Thursday, December 22, 2011


OK, a pedalboard is not much if you consider that I ambition to build guitars - a sloooow process as you might have noticed - but at least it is really useful - since I switched back to pedals after a long multi-effect phase (I've been an avid user of Korg's Pandora - that fits in one's pocket), I've been carrying around a few kilos of pedals (and I don't even have boutique ones!) and lost a lot of time plugging and unplugging!

So this pedalboard made of aluminium mesh fulfills my needs: it's compact, light and cheap. I'm not super happy with the red rubber bands - there's a clear lack of coolness there -, but the system works and that's what matters! It fits in a basic alu tool case and I have a trolley for it, so I won't have a broken back anymore when I arrive at the rehearsal studio (knowing that I usually also carry two guitars, it was time that I take care of this!) At some point, I'll have to get new cables with proper length and flexibility, but this is not en emergency. 

OK, the next project is another planck guitar for a friend in France, that should quickly be used on stage for his current act - more about this later.

Saturday, December 17, 2011

more sketches

As you can see, lately I've been interested in ergonomic hollow body guitars... I was wondering if it would be realistic to make one myself, and I came up with the idea of an aluminium front hammered in an archtop shape, and I combined it with a straight neck / pickups alignment with a Fender style bridge... 

Tuesday, December 6, 2011

pedalboard troubles

I can't believe that I've spent two hours rearranging these pedals just to make them fit in the case! Now I found the right disposition, with zigzagging cables, but I can't understand why MXR pedals still have their power jacks on the side on the 21st century, it's so unpractical!

Anyway,  a little bit more drilling, cutting and screwing, and my super-light portable pedalboard is ready!

Thursday, December 1, 2011

more sketches

Wednesday, November 23, 2011

more sketches

Tuesday, November 22, 2011

Meet Leo Lospennato

Yesterday I met up with Berlin-based Argentinian luthier Leo Lospennato, and it was a nice meeting. I first noticed Leo when I saw is book 'Electric Guitar & Bass Design' in Steward-MacDonald's catalogue, and I was very interested as it's quite an unique book! 

The dominant opinion about guitar design being "we already have Les Pauls, Telecasters and Stratocasters, why invent anything more?", it's refreshing to find someone who made the effort to gather and share knowledge about guitar design, and proposes creative tools to expand it. Leo kindly offered me the book and I will avidly read it in the coming days - and probably review it here.

I was happy to discover on Leo's website that 1) he's living and working in Berlin and 2) he's giving guitar-making workshops, something that I'm willing to do to reach another level. Not that I want to become a pro guitar maker myself, but I still would like to collaborate with a luthier or a company to have some of my guitars built, and I need to master more the subject to do that. I still have to decide if I will take his workshop in Berlin over the next few months or go to France to have a 10-day intensive one next summer with luthier Xavier Petit, but during our one hour meeting, Leo gave already interesting insights about guitar design and building - a.o. how to vectorise my sketches to rework them on my computer in scale one. 

Monday, November 14, 2011

concert review: The Horrors in Lido, Berlin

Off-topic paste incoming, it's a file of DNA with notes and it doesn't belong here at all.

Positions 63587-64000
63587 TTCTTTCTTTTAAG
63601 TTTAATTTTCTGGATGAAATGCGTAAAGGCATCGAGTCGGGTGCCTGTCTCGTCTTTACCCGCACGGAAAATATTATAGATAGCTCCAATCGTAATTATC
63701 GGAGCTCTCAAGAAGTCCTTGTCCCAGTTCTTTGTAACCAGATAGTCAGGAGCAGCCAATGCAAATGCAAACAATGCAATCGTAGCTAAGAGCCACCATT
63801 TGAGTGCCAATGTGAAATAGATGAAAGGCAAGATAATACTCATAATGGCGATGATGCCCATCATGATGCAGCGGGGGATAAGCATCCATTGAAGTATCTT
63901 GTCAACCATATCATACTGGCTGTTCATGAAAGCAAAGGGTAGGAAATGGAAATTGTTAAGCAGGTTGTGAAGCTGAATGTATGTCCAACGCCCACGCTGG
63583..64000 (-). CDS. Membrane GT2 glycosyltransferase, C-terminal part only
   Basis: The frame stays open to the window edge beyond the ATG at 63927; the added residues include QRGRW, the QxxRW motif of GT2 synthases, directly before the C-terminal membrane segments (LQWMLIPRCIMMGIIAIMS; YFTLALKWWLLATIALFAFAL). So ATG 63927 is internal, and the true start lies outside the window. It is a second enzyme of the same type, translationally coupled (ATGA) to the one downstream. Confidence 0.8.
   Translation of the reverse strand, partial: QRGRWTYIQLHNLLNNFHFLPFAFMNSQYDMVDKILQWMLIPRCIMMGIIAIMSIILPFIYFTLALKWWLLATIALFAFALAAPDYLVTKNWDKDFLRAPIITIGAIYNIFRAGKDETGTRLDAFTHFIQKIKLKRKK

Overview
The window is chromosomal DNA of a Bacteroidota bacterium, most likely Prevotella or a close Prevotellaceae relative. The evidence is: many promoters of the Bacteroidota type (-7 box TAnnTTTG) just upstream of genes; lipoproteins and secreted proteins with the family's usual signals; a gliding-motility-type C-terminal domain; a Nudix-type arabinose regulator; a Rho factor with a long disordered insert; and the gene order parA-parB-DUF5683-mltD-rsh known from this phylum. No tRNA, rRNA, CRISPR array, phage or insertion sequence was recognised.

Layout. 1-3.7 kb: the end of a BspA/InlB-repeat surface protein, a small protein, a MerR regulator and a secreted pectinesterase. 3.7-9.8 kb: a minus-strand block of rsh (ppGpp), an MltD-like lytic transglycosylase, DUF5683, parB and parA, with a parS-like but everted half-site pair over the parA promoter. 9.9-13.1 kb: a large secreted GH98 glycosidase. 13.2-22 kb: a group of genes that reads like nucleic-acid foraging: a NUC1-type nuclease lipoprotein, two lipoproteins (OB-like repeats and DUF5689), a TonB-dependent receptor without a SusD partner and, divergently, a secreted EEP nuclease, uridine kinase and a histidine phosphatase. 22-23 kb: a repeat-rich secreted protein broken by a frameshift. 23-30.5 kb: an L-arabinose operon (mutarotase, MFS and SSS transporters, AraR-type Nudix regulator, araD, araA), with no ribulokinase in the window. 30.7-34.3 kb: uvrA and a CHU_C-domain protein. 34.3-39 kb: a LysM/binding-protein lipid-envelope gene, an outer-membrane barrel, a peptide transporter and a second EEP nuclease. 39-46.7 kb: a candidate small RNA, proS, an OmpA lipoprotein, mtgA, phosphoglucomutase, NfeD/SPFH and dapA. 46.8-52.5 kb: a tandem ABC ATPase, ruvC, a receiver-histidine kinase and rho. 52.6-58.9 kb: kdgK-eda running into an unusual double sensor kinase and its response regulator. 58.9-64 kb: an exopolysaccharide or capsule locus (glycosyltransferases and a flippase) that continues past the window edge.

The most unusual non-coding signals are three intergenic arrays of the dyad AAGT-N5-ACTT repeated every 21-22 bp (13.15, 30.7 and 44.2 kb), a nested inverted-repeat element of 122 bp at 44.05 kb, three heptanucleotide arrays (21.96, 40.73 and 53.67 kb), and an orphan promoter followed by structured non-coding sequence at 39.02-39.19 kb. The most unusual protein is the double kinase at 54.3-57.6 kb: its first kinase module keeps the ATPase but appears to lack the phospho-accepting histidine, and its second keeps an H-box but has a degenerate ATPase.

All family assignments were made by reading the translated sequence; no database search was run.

On sunday I saw the Horrors, and I'm sorry to say that it was quite a disappointment. I'm probably partly responsible for this, because I expected something like their debut album Strange House, the thrilling tongue-in-cheek faux-garage-goth I enjoyed so much when it started to be visible on YouTube (one of my favorite way to discover new bands, always more interesting live than in studio) and didn't listen to the following albums. 

Well this is not the same band obviously, not the same music, not the same spirit - the musicians look bored - not the cool blasé look of wannabe idols they sport on earlier videos, but more going-to-the-factory-to-earn-the-daily-bread bored. Most of the audience was bored too actually, if you except a bunch of drunk over-excited teens who could have been in front of Justin Bieber (to be honest, I don't know Justin Bieber's music, I just noticed his hairdo on top of pimpled faces), bawling the single's words. The music is mostly layers of synths with cheesy factory sounds covering the rest (but the drummer - Spurgeon was super sharp and prevented me from falling asleep).

Badwan's voice matured nicely and he has now some late Peter Murphy vibes, but with their current music it's just a waste. At some point I realized with horror that this music reminded me one of the worst band I've ever heard: Simple Minds! At least when Kaiser Chiefs are pillaging the Boomtown Rats, they have the good taste to steal interesting music. Only the last song was a little bit exciting, with a chaotic and noisy guitar and a long crescendo, but I felt too frozen to enjoy it, it was too late. No songs from Strange House, no Sheena is a Parasite, no She's the New Thing, alas...

Let's still talk guitars: Hayward plays Jazzmasters and Jaguar - Fenders and an unidentified copy - and a AFS Ibanez semi-hollow (with tape on the headstock, maybe Ibanez isn't cool enough, but for me their semi-hollows are highly desirable), and plenty of effects. Webb plays a precision bass with a cool metal pickguard - I liked him much better playing organ and leaving bass work to Cowan and his Dan'o Longhorn... If someone's interested, here is a pic of Hayward's pedalboard. 

They could have been cult, they will just be successful, the Horrors have lost their mojo!

Sunday, November 13, 2011

more sketches

Wednesday, November 9, 2011

pedalboard project

A man my age should have a proper pedalboard, thought I last week, mostly because I'm fed up loosing 20 minutes unpacking, plugging, unplugging and repacking my pedals each time I go to the studio to rehearse. Because I never have enough unachieved projects, I started working on one right away, with two constraints: keeping it as cheap as possible, and as light as possible (these are not gratuitous constraints I'm afraid), but still make a nice object.